• Take regular sitz baths: A sitz bath is a shallow, warm bath that can help relieve itching and burning caused by vulvitis.

Your provider may order additional tests to rule out rarer, more serious conditions that may be causing vulvitis, like lichen sclerosus or vulvar cancer if these treatments don't help. More targeted treatments will be needed for these conditions.

What vulvitis treatments should I avoid?

Don’t attempt to self-diagnose vulvitis. Many people purchase over-the-counter anti-itch products to ease their symptoms, but this is a mistake. Using the wrong treatment for what’s causing your vulvitis may worsen your symptoms and make the itching and irritation last longer.

Instead, schedule a visit with your provider to begin the right treatment.

Prevention

Can vulvitis be prevented?

The same good habits used to treat vulvitis can prevent it from happening in the first place.

  • Use mild, unscented soaps and warm water to clean your genitals, or just use warm water.
  • Avoid douching and using fragranced feminine products, like tampons, pads and pantyliners.
  • Change into clean, dry clothes soon after swimming or exercising.
  • Wear breathable, loose-fitting cotton underwear during the day.

Outlook / Prognosis

What is the prognosis for vulvitis?

The prognosis for vulvitis is excellent. Vulvar inflammation is common, and most people experience relief once they begin treatment.

How long does vulvitis last?

Itching and other symptoms can usually be relieved within a few weeks of your diagnosis, depending on what’s causing your vulvitis.

Living With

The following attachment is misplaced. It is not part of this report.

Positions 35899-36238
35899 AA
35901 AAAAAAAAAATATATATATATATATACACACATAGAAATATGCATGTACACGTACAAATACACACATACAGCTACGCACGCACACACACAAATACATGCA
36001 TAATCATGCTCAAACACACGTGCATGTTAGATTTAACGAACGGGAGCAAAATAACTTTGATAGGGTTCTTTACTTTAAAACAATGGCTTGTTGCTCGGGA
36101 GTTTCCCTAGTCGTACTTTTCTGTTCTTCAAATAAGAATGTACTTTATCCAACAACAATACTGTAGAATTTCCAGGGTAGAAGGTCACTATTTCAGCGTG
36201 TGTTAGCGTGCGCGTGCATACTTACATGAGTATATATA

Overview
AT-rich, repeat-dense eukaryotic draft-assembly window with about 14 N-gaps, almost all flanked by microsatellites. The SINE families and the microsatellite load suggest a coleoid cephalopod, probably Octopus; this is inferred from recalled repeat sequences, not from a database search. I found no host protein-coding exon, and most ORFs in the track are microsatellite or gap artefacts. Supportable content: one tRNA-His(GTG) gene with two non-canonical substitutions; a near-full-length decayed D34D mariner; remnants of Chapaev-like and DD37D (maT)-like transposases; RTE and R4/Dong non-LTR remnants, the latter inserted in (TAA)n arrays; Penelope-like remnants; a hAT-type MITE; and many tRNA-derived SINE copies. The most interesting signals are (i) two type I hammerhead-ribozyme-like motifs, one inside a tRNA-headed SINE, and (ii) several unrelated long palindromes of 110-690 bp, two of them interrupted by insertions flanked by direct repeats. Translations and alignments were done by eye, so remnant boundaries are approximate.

How do I take care of myself if I have the symptoms of vulvitis?

Schedule a visit with your provider if you notice signs of vulvitis. Without treatment, vulvar inflammation can progress to an infection. The warmth and moisture of your vulva and vagina make it an especially hospitable environment for bacteria to grow.

Your provider can help prevent a rash from becoming infected. They can prescribe treatments for infections that have already started.

What questions should I ask my doctor?

  • What tests are needed to figure out what’s causing my vulvitis?
  • Has the inflammation spread to my vagina, or is it only in my vulva?
  • What treatments would you recommend?
  • How long should it take for my symptoms to disappear?
  • How can I care for my vulva and vagina to prevent inflammation and irritation?

Frequently Asked Questions

What does vulvovaginitis look like?

With vulvitis or vulvovaginitis, your genitals may look red or swollen. Your skin may look scaly, white and patchy and you may have blisters. In more severe cases, your skin may be so irritated that it sticks together. Don’t postpone scheduling an appointment with your provider if your vulva looks or feels abnormal.

What is a whiff test?

Your provider may do a whiff test if they suspect that your inflammation is related to a common vaginal infection called bacterial vaginosis. Major symptoms of BV include an off-white or gray discharge and a fishy smell. Your provider may smell (take a “whiff” of) your discharge to see if it’s fishy.

A note from Cleveland Clinic

Don’t be embarrassed if you notice redness, itching, burning or any other signs of inflammation in your genital area. You’re not alone. Vulvitis is a common complaint that people discuss with their gynecologists. Still, it’s important to get treated and diagnosed immediately. Often, proper vulvar care can cure vulvitis. Sometimes, though, you may need treatments like antibiotics or creams to resolve your vulvitis before it gets worse. Either way, your provider can help.

Last reviewed by a Cleveland Clinic medical professional on 06/21/2022.

References

  • Raef HS, Elmariah SB. Vulvar pruritus: a review of clinical associations, pathophysiology and therapeutic management. (https://www.ncbi.nlm.nih.gov/pmc/articles/PMC8058221/) Front Med (Lausanne). 2021;8:649402. Accessed 6/21/2022.
  • van Schalkwyk J, Yudin MH; Infectious Disease Committee. Vulvovaginitis: screening for and management of trichomoniasis, vulvovaginal candidiasis, and bacterial vaginosis. (https://pubmed.ncbi.nlm.nih.gov/26001874/) J Obstet Gynaecol Can. 2015;37(3):266-274. Accessed 6/21/2022.
  • Woelber L, Prieske K, Mendling W, et al. Vulvar pruritus-causes, diagnosis and therapeutic approach. (https://www.ncbi.nlm.nih.gov/pmc/articles/PMC7081372/) Dtsch Arztebl Int. 2020;116(8):126-133. Accessed 6/21/2022.